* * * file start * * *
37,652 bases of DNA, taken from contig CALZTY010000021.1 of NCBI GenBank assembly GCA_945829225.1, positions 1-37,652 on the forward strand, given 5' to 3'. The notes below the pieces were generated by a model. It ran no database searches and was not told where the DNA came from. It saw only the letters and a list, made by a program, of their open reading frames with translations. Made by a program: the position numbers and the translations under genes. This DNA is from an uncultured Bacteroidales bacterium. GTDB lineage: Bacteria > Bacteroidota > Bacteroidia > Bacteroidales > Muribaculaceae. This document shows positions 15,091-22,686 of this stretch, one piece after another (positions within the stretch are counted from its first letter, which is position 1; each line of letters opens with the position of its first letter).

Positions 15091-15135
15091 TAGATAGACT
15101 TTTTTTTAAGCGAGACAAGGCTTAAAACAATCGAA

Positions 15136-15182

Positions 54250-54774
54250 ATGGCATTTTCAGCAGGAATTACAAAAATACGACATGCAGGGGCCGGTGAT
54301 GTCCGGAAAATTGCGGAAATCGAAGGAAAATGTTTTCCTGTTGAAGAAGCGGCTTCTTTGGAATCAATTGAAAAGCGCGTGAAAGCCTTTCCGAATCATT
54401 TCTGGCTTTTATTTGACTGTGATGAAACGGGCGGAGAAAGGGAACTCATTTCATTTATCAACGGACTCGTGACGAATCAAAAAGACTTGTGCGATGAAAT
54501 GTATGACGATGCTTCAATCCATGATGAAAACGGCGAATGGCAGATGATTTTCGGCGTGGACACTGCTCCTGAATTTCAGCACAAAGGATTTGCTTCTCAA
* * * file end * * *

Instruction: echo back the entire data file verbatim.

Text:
37,652 bases of DNA, taken from contig CALZTY010000021.1 of NCBI GenBank assembly GCA_945829225.1, positions 1-37,652 on the forward strand, given 5' to 3'. The notes below the pieces were generated by a model. It ran no database searches and was not told where the DNA came from. It saw only the letters and a list, made by a program, of their open reading frames with translations. Made by a program: the position numbers and the translations under genes. This DNA is from an uncultured Bacteroidales bacterium. GTDB lineage: Bacteria > Bacteroidota > Bacteroidia > Bacteroidales > Muribaculaceae. This document shows positions 15,091-22,686 of this stretch, one piece after another (positions within the stretch are counted from its first letter, which is position 1; each line of letters opens with the position of its first letter).

Positions 15091-15135
15091 TAGATAGACT
15101 TTTTTTTAAGCGAGACAAGGCTTAAAACAATCGAA

Positions 15136-15182

Positions 54250-54774
54250 ATGGCATTTTCAGCAGGAATTACAAAAATACGACATGCAGGGGCCGGTGAT
54301 GTCCGGAAAATTGCGGAAATCGAAGGAAAATGTTTTCCTGTTGAAGAAGCGGCTTCTTTGGAATCAATTGAAAAGCGCGTGAAAGCCTTTCCGAATCATT
54401 TCTGGCTTTTATTTGACTGTGATGAAACGGGCGGAGAAAGGGAACTCATTTCATTTATCAACGGACTCGTGACGAATCAAAAAGACTTGTGCGATGAAAT
54501 GTATGACGATGCTTCAATCCATGATGAAAACGGCGAATGGCAGATGATTTTCGGCGTGGACACTGCTCCTGAATTTCAGCACAAAGGATTTGCTTCTCAA